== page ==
How to write a blog series: Creating an outline

Okay, so by now you’ve discovered that you really do want to write a blog series. You’ve got a great idea that you want to explore and expand on, providing some extra value to your readers – and yourself! But now the question is, “How do I definitively take that first step to get started?” Here’s how to set yourself up for success with your new series.

Getting started doesn’t begin with the first post of the series

You actually need to make it a point to get started a long time before you even begin writing your first post. If your series is something you’re wanting to spit out quick and easy, you’re not going to have a very successful one. A good blog series is like a slow-grilled steak, not a microwaved Hot Pocket. It takes time and preparation to get it done right. Plan to spend anywhere from a few days to a few weeks (or longer) planning it out. Do all of this work before you even announce the series. It’ll save face if something goes awry.

Create an outline

Remember high school English Lit where they taught you write an outline of your paper before actually starting it? That stuff works. Getting started with an outline is crucial to writing a good series, for a couple reasons:

  • It will help you decide if you really can write a series about this topic or if you need to wait on it. When you start to plan your series out with an outline, you might find that your knowledge in one particular area is lacking and you need to beef up on your research there. It’s much better to find this out now, rather than in the middle of the series!
  • It will help you plan ahead and be strategic about your posting. One thing I found as I started writing out the outline for this series is that as I began to list the post ideas in my head, more of them came to me! This allowed me to plan my series longer and provide even more value to you, the reader.
  • It will help you decide if  this is something you really want to write about. Sometimes you have make yourself write something in order to keep the content fresh and relevant, but most authors agree that writing what you want to write about is where the passion and heart really shines through. If you begin creating an outline only to find your heart isn’t really in this thing, it’s best to find out and call it off beforehand, rather than get three or four posts in and realize you never wanted to write this series in the first place.

Refer to the outline often

Using a proper outline to structure your blog series is used best when you repeatedly refer to it to set boundaries for your series. Having a clear understanding of each of your posts and the sub-topics keeps you from going off on some irrelevant tangent, which will throw off readers, and possible cause them to not come back!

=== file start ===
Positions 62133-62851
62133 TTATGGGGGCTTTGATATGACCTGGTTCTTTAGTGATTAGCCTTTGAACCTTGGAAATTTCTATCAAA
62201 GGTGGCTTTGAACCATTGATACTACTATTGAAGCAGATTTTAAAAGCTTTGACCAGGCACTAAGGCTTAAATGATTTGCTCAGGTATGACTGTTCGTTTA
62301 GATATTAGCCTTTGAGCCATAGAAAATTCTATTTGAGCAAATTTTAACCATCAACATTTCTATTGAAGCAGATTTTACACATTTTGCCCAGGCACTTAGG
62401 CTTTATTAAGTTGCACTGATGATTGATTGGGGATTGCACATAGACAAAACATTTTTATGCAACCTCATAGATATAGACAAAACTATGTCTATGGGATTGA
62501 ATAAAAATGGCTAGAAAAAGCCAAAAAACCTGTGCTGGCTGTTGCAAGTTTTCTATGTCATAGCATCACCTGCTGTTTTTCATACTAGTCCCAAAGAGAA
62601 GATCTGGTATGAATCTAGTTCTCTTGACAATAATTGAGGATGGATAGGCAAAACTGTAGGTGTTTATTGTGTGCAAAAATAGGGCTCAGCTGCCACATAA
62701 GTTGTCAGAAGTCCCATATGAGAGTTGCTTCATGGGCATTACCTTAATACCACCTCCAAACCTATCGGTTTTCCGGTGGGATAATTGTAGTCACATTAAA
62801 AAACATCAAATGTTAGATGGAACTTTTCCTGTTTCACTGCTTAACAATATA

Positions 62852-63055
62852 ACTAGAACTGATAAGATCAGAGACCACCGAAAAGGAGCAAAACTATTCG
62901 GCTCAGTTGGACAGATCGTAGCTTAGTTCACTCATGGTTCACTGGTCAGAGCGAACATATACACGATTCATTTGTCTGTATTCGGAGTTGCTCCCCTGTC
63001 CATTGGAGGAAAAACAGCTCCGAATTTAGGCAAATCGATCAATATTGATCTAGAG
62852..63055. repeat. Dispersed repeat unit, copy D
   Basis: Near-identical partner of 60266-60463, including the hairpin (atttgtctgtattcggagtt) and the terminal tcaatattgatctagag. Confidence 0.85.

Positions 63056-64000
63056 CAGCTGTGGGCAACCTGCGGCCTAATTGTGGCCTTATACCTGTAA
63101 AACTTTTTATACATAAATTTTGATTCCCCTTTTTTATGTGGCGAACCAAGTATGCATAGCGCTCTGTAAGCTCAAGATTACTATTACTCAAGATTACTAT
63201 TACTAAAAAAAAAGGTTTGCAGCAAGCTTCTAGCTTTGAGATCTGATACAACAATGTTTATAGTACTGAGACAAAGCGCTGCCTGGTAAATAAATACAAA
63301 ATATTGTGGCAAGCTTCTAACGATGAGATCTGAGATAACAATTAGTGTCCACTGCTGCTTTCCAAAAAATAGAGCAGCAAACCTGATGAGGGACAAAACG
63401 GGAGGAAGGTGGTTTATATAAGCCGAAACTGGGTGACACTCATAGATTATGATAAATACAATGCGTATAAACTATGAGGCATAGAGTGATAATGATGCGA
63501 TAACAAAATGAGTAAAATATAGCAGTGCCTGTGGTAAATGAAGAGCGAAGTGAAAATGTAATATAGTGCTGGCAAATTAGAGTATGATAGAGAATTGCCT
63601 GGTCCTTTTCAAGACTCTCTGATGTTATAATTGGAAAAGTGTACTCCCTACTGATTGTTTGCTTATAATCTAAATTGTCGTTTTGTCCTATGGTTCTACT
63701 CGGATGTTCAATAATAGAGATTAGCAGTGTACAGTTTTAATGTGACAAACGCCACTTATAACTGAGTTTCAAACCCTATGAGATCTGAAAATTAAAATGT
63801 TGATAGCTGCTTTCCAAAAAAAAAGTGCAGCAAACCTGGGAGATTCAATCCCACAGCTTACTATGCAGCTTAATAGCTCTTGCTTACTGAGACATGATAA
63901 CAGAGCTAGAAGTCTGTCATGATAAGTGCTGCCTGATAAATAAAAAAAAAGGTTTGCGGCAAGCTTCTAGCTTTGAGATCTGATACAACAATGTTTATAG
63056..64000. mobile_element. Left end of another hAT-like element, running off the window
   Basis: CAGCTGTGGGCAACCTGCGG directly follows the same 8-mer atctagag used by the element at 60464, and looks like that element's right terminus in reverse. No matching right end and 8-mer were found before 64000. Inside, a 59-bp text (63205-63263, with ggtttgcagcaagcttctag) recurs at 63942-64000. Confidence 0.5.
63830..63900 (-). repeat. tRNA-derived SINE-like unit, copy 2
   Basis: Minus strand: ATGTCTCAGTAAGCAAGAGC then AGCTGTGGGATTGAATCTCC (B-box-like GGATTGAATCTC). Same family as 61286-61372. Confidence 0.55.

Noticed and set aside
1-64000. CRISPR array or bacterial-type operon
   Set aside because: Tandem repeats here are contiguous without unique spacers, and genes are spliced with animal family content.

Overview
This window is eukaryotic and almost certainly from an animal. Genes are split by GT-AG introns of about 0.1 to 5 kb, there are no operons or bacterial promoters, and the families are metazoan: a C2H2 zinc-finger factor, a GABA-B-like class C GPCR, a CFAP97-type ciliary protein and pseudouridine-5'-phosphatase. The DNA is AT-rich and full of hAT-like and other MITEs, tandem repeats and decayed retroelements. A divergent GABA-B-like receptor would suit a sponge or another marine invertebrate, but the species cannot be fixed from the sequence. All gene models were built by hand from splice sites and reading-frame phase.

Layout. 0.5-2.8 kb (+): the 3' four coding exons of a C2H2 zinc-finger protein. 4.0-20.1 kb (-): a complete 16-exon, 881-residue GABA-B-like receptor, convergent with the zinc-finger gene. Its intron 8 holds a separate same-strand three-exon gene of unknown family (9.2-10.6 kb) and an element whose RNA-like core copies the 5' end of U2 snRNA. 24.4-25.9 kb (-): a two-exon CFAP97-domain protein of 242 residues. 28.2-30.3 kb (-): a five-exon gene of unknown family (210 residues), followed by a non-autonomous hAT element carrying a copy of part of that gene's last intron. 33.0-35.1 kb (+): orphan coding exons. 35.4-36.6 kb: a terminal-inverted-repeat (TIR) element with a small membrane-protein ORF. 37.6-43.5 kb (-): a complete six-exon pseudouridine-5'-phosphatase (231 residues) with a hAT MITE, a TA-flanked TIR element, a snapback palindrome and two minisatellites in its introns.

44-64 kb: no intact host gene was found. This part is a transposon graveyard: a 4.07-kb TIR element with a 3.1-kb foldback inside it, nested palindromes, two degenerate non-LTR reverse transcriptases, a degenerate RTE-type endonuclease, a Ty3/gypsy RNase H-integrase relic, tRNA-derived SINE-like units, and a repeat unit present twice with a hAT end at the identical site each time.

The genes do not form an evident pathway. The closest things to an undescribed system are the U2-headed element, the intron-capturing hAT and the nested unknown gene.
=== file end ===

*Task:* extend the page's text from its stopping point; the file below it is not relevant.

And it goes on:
You’ll also want to make sure you leave it open-ended so you can warp it and change it as needed. I like to think of it as a drawing in the sand (which can shift with the winds), not set in stone (which cannot). As you begin outlining your series and getting those creative juices flowing, more ideas and expansions will start to come, and you might end up with a whole new series! In fact, the idea for this very series came about while creating the outline for my last one. Sometimes creativity will strike while in the middle of writing one post, and you’ll realize that you need to add or expand on another one later. I’ve done that as well.

What should you use to make the outline?

The trick here is to use whatever you’re most comfortable with. If you just want to open up Microsoft Word and start hammering out a bulleted list, go for it. If you’d like collaborated with someone else on a series, I’d probably recommend you both use Google Drive and share the document among yourselves. My own personal favorite though, is the very awesome Workflowy (that’s an affiliate link), which has really become my go-to for anytime I need a list (which is pretty often, actually). I also use Evernote for gathering content to provide the foundation and structure for each post. But again, you use whatever will get the job done for you. Don’t allow some new tool to distract you from completing the job.

Once you have the outline in place, it’s time to start cranking out those posts! There’s still plenty more to learn though, such as “how long should the series be?” We’ll cover that in the next installment.


  1. R Gregory Rowley on August 16, 2013 at 4:11 pm

    Thank you for the detailed post on Blogs. To be honest, I’ve not yet began, but I’m looking into a new career away from my Laboratory engineering work from Medical Devices. While that career was very rewarding, it was isolated to specific geographical locations.
    Perhaps I may learn Blogging as I travel Japan, Europe, Russia, and Australia. My main point is writing something interesting for people to read on a weekly basis.

    Will I need a daily post in blogs? If so, then I fully support using an Outline. Using an Outline makes sense for economy of time. I observe and I write, so is that it?

    • Micah Choquette on August 19, 2013 at 10:29 am

      @rgregoryrowley:disqus You wouldn’t need a post every day (unless you really want to share something everyday), but the best thing you can do is keep it consistent. To build traffic on your own blog, consistency is more important than writing the perfect post. Writing something weekly is a great way to get started – just stay disciplined! I use an outline primarily for organizational purposes. It helps to go into the game with a plan. An outline is a great tool for creating and remembering that plan, even if I can’t get started on it until later.